LOUISe BROOKS AT THE NFT
ouise Brooks, who appeared in silent and a few sound films in the 1920s and early thirties, has something of a cult reputation, and the National Film Theatre has been running a season of her films. In two of the earliest she appears as a support player. In It's the Old Army Game (1926), which stars the great comedian W.C.Fields, she has little to do except look pretty and provide a small love sub-plot with another minor character: in The Show Off (also 1926) she plays the girl next door and adds a little sparkle to an otherwise rather dull comedy starring Ford Sterling (once a Keystone Cop and by 1926 a comedy lead player) as a self-important fantasist and liar, and Lois Wilson - adequate rather than good - as his wife. In both films Brooks is attractive and appealing and certainly shows star quality, though no more than many other actresses of the period.
She made another eight films in Hollywood over the next two years, becoming increasingly famous: the best are the last two, A Girl in Every Port (1928) and Beggars of Life (1928).
In the latter she goes on the run disguised as a boy (character portrait, left), a part which suited her direct, challenging gaze which distinguished many of her publicity photos as well as her performances. She starred with Richard Arlen and Wallace Beery.
So far we see an actress with a good deal of star quality: but the great German director G.W.Pabst saw something more and brought her to German to star in two of his films. The second, Diary of a Lost Girl (1929), shows something far beyond her Hollywood performances (and was sufficiently disturbing to be cut to ribbons by the censors): but in the first, Pandora's Box (1928), she gives perhaps the most hair-raising performance in the history of the cinema. The film is based on Franz Wedekind's two 'Lulu' plays: Brooks's character, Lulu (top picture), is simultaneously totally naive and completely corrupt - a woman who is attractive but trouble.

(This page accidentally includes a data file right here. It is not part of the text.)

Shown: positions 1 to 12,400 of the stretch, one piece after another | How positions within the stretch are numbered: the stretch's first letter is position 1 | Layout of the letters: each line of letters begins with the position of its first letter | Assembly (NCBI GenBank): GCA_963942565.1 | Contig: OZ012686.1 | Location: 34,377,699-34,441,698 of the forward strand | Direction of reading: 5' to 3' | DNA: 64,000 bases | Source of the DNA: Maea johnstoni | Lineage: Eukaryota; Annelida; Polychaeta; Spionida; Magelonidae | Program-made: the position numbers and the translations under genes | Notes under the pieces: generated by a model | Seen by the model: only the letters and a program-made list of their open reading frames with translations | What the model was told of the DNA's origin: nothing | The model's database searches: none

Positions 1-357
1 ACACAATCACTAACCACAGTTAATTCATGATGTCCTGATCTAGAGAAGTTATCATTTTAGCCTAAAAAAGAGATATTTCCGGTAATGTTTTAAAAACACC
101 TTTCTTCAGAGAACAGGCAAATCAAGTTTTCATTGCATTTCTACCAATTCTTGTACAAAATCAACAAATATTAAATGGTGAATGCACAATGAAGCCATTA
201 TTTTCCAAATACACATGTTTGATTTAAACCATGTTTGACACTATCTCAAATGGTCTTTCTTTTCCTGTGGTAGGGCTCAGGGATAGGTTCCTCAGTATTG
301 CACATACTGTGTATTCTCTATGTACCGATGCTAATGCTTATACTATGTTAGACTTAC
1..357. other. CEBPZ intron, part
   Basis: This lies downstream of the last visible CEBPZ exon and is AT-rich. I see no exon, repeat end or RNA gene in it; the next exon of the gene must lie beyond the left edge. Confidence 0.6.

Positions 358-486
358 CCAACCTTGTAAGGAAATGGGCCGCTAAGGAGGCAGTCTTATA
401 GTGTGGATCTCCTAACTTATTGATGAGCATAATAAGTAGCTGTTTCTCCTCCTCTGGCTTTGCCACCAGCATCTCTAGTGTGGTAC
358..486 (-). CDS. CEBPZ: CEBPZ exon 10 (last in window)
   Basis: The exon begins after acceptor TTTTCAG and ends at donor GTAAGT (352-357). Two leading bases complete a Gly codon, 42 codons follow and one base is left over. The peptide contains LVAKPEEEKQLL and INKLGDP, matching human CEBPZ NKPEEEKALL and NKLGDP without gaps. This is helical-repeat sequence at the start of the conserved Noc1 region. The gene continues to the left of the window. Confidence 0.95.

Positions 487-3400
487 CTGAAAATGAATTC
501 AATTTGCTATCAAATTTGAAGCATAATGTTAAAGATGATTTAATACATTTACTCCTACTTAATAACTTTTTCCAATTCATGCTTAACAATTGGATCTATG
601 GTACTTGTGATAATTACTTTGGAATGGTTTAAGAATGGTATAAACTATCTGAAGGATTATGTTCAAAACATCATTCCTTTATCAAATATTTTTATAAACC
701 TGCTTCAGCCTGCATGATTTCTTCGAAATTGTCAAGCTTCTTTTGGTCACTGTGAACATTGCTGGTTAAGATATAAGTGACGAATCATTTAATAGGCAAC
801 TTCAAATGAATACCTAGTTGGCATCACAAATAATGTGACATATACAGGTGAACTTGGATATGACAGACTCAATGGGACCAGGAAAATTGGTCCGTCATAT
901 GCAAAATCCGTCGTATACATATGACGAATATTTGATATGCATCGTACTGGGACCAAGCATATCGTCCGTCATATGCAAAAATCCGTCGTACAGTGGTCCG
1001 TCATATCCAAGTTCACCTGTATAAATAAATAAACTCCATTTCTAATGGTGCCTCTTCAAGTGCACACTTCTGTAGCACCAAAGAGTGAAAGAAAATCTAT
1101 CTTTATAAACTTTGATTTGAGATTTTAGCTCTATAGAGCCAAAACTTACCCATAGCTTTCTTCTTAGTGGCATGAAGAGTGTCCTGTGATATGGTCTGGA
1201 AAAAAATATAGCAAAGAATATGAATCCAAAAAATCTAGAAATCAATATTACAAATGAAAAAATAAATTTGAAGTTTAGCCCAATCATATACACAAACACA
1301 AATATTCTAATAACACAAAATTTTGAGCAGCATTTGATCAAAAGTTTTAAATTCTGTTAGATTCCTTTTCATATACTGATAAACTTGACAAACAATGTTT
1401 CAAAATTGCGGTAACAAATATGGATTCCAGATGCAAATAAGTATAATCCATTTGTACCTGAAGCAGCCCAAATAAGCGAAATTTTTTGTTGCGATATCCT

She is the mistress of the powerful Dr. Schön, but also involved with a couple of dubious characters, and Schön's son has fallen in love with her. When Schön tries to terminate the relationship to get engaged to a respectable woman she throws a tantrum and then seduces him, delighted that his fiancée discovers them (still, right). This puts him in the position of having to marry Lulu. Discovering her with his son on the wedding day he tries to force her to shoot herself but is killed himself in the struggle. Condemned for murder, Lulu escapes and hides out with the son, the dubious companions, and a lesbian admirer (whose advances she doesn't understand) on a seamy gambling boat; then, penniless, flees to London where she becomes a streetwalker and is killed by Jack the Ripper. Powerful stuff, even now, and devastating in 1928.
It is on these two Pabst films that her cult reputation depends; she never did anything as good again and her remaining Hollywood career was short and unremarkable. But Pandora's Box alone is one of cinema's greatest films (and well acted by all the fine cast), and has made her a lasting icon in cinema history.
Pandora's Box (together with an interesting documentary on Louise Brooks) is available on DVD: UK / USA
Posted by Roger Wilmut at 0913 on December 28th 2006
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